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^ Appropriate Technology. Intermediate Technology Publications.
^ Thorn, Ian; Au, Che On (2009-07-24). Applications of Wet-End Paper
Chemistry. Springer Science & Business Media.
^ "Document Doubles" in a virtual museum exhibition at Library and
^ a b "The World’s Technological Capacity to Store, Communicate, and
Compute Information", especially Supporting online material, Martin
Hilbert and Priscila López (2011), Science, 332(6025), 60–65; free
access to the article through here:
Paper Thickness Chart". Case Paper. Retrieved 2017-05-27.
^ Elert, Glenn. "Thickness of a Piece of Paper". The Physics Factbook.
^ McKenzie, Bruce G. (1989). The Hammerhill guide to desktop
publishing in business. Hammerhill. p. 144.
ISBN 9780961565114. OCLC 851074844.
Density of paper and paperboard". PaperOnWeb. Retrieved 31 October
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London: Thames and Hudson. OCLC 959020143.
^ Biermann, Christopher J/ (1993). Essentials of pulping and
papermaking. San Diego: Academic Press. ISBN 012097360X.
^ Clark, James d'A. (1985). Pulp Technology and Treatment for Paper
(2nd ed.). San Francisco: Miller Freeman Publications.
^ Fabbri, Claudia; Bietti, Massimo; Lanzalunga, Osvaldo. "Generation
and Reactivity of Ketyl Radicals with
Lignin Related Structures. On
the Importance of the Ketyl Pathway in the Photoyellowing of Lignin
Containing Pulps and Papers". J. Org. Chem. 2005 (70): 2720–2728.
^ Erhardt, D.; Tumosa, C. (2005). "Chemical Degradation of Cellulose
Paper over 500 years". Restaurator: International Journal for the
Preservation of Library and Archival Material. 26: 155.
^ "The Deterioration and Preservation of Paper: Some Essential Facts".
Library of Congress. Retrieved 7 January 2015. Research by the Library
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it ages, including formic, acetic, lactic, and oxalic acids
^ Martin, Sam (2004). "
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cross-reference to related application
Burns, Robert I. (1996). "
Paper comes to the West, 800–1400". In
Lindgren, Uta. Europäische Technik im Mittelalter. 800 bis 1400.
Tradition und Innovation (4th ed.). Berlin: Gebr. Mann Verlag.
pp. 413–422. ISBN 3-7861-1748-9.
Tsien, Tsuen-Hsuin (1985). Needham, Joseph, ed.
Paper and Printing.
Science and Civilisation in China, Chemistry and Chemical Technology.
V (part 1). Cambridge University Press.
"Document Doubles" in Detecting the Truth: Fakes, Forgeries and
Trickery, a virtual museum exhibition at Library and Archives Canada
Alexander Monro, The
Paper Trail: An Unexpected History of the World's
Greatest Invention, Allen Lane, 2014
Look up paper in Wiktionary, the free dictionary.
Wikimedia Commons has media related to Paper.
Technical Association of the Pulp and
Paper Industry (TAPPI) official
Paper at Encyclopædia Britannica
How is paper made? at The Straight Dope, 22 November 2005
Paper thickness cross reference guide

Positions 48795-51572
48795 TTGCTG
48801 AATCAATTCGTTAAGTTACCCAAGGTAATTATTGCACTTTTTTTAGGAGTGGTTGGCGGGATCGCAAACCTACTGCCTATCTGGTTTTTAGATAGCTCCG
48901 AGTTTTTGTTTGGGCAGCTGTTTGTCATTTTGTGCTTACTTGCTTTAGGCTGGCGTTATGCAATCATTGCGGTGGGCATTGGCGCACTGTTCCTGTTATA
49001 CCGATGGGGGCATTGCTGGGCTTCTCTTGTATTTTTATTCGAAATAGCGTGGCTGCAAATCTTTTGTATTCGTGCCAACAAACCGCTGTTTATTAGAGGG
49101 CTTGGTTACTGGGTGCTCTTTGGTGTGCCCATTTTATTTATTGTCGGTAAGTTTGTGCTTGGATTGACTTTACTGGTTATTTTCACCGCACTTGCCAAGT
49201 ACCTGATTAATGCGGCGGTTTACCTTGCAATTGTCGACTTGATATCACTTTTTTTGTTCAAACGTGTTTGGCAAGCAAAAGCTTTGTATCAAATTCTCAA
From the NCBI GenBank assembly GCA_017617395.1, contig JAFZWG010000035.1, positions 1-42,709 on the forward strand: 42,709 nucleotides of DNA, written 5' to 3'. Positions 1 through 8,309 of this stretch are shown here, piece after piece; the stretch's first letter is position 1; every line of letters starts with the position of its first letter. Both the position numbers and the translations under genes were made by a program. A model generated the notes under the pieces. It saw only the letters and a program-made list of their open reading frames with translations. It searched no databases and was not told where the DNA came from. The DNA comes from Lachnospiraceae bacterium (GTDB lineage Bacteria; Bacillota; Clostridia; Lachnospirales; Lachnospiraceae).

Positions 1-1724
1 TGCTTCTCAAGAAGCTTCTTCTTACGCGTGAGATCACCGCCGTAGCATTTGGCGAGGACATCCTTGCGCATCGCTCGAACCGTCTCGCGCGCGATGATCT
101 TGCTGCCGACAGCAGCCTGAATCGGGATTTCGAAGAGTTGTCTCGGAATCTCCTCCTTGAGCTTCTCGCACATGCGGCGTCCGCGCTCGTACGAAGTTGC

Thirteen-minute video on modern paper production system, from Sappi
Paper data storage media
Writing on papyrus (c. 3000 BCE)
Paper (105 CE)
Railroad/Transit Punch Photograph (1880s)
Punched card (1890)
Edge-notched card (1896)
Optical mark recognition
Optical character recognition (1929)
Units of paper quantity
Surface chemistry of paper
Manufacture and process
Bleaching of wood pulp
Environmental impact of paper
In the United States
List of paper mills
Decorative arts and handicrafts
Pressed flower craft
Die cutting (web)
Pressure sensitive adhesive
Country of origin
Cigarette warning label
EU energy label
Fair Packaging and Labeling Act
List of food labeling regulations
Nutrition facts label
Radio frequency identification
United Kingdom food labeling regulations
Automatic identification and data capture
Packaging and labeling
Track & Trace
Disposable food packaging
Modified atmosphere/modified humidity packaging
Bags and flexible containers
Corrugated box design
Flexible intermediate bulk container
Foam food container
Insulated shipping container
Intermediate bulk container
Self-heating food packaging
Linear low-density polyethylene
Liquid packaging board
Screw cap (wine)
Shock and vibration data logger
Temperature data logger
Time temperature indicator
Automatic identification and data capture
Blow fill seal
Die forming (plastics)
Electronic article surveillance
Track and trace
Verification and validation
Extended core stretch wrapper
Injection molding machine
Label printer applicator
Lineshaft roller conveyor
Material handling equipment
Mechanical brake stretch wrapper
Orbital stretch wrapper
Rotary wheel blow molding systems
Turntable stretch wrapper
Vertical form fill sealing machine
Glued laminated timber
Oriented strand board
Oriented structural straw board
Structural insulated panel
Ramial chipped wood
List of woods
Non-timber forest products
Palm-leaf manuscript (
Ola leaf (manuscript) (C. umbraculifera)
Birch bark manuscript
Wax tablet (wood)
Parabaik (S. asper)
Bamboo and wooden slips
Samut khoi kraing (paper usu.
Mulberry bark, metals, other)
Inherently impermanent material
Electronic visual display